Reconstructing plate motions of subducted oceanic plates using paleomagnetic data from subduction complexes – with examples from Japan, New Zealand, Mexico and Costa Rica

Dr. Lydian Boschman, Postdoc
ETH Zurich – Department of Environmental Systems Sciences

Wednesday, April 14th, 2021
watch Dr. Boschman’s talk

Compared to continental lithosphere, oceanic lithosphere has a limited lifespan at the Earth’s surface. With the continuous generation of new oceanic lithosphere at mid-ocean ridges, balanced by the consumption of older oceanic lithosphere in subduction zones, oceanic lithosphere at the surface is renewed every ~200 Myr. This implies that the lithosphere that was underlying ancestral oceans has largely been lost to subduction. As a result, deep-time plate tectonic reconstructions rely primarily on geological, paleontological and paleomagnetic data from the continents. Such reconstructions portray the distribution of continents through geological time, but lack information on plate motions and plate geometry in the oceanic domains. The key to improve such deep-time plate kinematic reconstructions, which are crucial in understanding for example whole-Earth mantle convection or true polar wander, is restoration of lost oceanic plates, albeit highly challenging.
In this presentation, I will focus on the plate kinematic history of the Mesozoic Panthalassa Ocean, the predecessor of the modern Pacific Ocean, which surrounded the supercontinent Pangea. Even though the former Panthalassa plates are no longer at the surface, their formation and demise has left an imprint upon the Earth and their plate motions can be reconstructed from indirect sources of data. First, marine magnetic anomalies and fracture zones preserved on the Pacific Plate provide constraints on the past motions of plates conjugate to the Pacific Plate (the conceptual Izanagi, Farallon and Phoenix plates) back to ~190 Ma. Second, remnants of oceanic ridges, rises, seamounts, and intra-oceanic arcs, scraped off the downgoing plates during subduction and presently exposed in circum-Pacific accretionary complexes, enables the acquisition of geological and paleomagnetic data from the rock record representative of the former Panthalassa plates. Such accreted materials range from fragments to entire sequences of ‘Ocean Plate Stratigraphy’ (OPS), which provide valuable geological information on the age and nature of lost oceanic plates. Moreover, paleomagnetic data from OPS rocks may provide paleolatitudes of the subducted oceanic plate, thereby constraining latitudinal plate motion.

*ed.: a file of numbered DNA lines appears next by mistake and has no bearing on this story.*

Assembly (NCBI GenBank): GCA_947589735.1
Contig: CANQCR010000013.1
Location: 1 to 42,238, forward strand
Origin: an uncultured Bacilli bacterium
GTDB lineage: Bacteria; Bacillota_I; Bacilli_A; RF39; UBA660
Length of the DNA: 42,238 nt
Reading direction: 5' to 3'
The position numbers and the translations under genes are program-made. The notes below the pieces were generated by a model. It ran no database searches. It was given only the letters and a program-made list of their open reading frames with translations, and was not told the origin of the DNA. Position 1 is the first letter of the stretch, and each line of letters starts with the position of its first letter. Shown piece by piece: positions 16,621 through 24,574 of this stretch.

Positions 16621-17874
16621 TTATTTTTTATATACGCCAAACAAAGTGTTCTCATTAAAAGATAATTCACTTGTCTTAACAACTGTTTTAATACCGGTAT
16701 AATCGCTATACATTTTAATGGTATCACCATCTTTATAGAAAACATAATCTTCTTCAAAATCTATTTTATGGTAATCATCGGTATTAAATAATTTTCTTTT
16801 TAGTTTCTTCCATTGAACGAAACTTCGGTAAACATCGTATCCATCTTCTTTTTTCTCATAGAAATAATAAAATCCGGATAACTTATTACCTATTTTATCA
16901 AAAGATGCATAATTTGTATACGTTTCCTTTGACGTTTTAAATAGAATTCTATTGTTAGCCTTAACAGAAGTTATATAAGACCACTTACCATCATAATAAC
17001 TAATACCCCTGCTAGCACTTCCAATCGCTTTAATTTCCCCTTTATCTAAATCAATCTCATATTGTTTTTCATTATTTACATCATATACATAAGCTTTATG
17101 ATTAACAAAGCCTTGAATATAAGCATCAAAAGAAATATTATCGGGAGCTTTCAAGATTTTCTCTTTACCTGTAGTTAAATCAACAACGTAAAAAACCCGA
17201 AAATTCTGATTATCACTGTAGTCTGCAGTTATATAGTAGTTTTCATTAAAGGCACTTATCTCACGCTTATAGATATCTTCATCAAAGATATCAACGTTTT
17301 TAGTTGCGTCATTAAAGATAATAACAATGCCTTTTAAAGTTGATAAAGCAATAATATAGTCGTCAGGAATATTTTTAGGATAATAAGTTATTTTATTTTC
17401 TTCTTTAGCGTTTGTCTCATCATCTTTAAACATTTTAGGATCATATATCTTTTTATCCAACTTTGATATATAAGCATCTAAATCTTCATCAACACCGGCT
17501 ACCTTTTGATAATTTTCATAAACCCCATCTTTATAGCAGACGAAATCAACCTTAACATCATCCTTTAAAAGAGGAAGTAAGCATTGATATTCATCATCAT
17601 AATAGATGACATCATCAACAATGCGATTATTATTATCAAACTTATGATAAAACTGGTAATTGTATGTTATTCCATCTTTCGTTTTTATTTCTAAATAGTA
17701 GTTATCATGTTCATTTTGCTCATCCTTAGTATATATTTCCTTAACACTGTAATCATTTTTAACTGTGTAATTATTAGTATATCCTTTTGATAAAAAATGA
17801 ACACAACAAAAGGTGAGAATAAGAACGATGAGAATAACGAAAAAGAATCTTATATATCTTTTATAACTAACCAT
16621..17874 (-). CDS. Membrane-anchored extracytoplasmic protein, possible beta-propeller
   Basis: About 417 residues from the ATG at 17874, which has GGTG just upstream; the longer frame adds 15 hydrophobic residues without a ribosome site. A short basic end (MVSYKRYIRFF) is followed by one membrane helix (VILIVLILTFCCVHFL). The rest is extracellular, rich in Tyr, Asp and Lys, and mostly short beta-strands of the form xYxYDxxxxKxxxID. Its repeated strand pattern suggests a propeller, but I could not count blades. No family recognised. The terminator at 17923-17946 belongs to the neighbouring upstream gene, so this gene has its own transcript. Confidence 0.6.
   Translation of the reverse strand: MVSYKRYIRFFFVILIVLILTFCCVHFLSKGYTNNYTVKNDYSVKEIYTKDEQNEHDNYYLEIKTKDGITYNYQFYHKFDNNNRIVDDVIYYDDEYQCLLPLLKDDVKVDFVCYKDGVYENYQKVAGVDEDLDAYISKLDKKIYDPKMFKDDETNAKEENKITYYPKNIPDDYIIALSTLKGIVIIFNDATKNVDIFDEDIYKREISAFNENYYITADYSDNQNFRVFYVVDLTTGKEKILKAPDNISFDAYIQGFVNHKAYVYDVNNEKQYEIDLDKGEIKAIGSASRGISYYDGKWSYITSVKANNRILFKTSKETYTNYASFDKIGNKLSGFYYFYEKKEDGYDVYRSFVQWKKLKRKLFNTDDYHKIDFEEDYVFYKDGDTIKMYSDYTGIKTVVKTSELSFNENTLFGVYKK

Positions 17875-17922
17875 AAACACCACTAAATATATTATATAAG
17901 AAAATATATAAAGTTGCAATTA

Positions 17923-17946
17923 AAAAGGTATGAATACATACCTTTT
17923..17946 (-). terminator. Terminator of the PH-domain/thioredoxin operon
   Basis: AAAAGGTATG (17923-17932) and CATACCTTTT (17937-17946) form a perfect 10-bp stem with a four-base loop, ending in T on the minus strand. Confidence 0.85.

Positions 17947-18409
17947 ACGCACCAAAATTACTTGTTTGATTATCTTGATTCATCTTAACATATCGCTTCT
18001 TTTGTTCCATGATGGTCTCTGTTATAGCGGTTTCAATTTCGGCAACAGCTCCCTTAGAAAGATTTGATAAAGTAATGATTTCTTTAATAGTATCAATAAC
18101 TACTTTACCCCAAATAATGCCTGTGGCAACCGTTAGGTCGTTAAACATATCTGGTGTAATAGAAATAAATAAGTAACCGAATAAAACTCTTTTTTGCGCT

Here, we present a plate kinematic reconstruction of the Panthalassa Ocean using new paleomagnetic data from accreted Permian to Cretaceous OPS rocks exposed in the accretionary complexes and subduction mélanges of Cedros Island (Baja California, Mexico), the Santa Elena Peninsula (Costa Rica), the North Island of New Zealand, and Japan, yielding plate motions of the Farallon, Phoenix and Izanagi plates, respectively. We develop a plate reconstruction since 260 Ma that satisfies the available paleomagnetic data and is consistent with constraints from upper plate deformation and accretion in the circum-Pacific continental margins. This work explores the possibility of developing reconstructions of subducted oceanic plates using paleomagnetic data, and develops a method that may be applied to any other ancient lost ocean, as long as associated accretionary complexes are identified exposing off-scraped remnants of the former oceanic plates.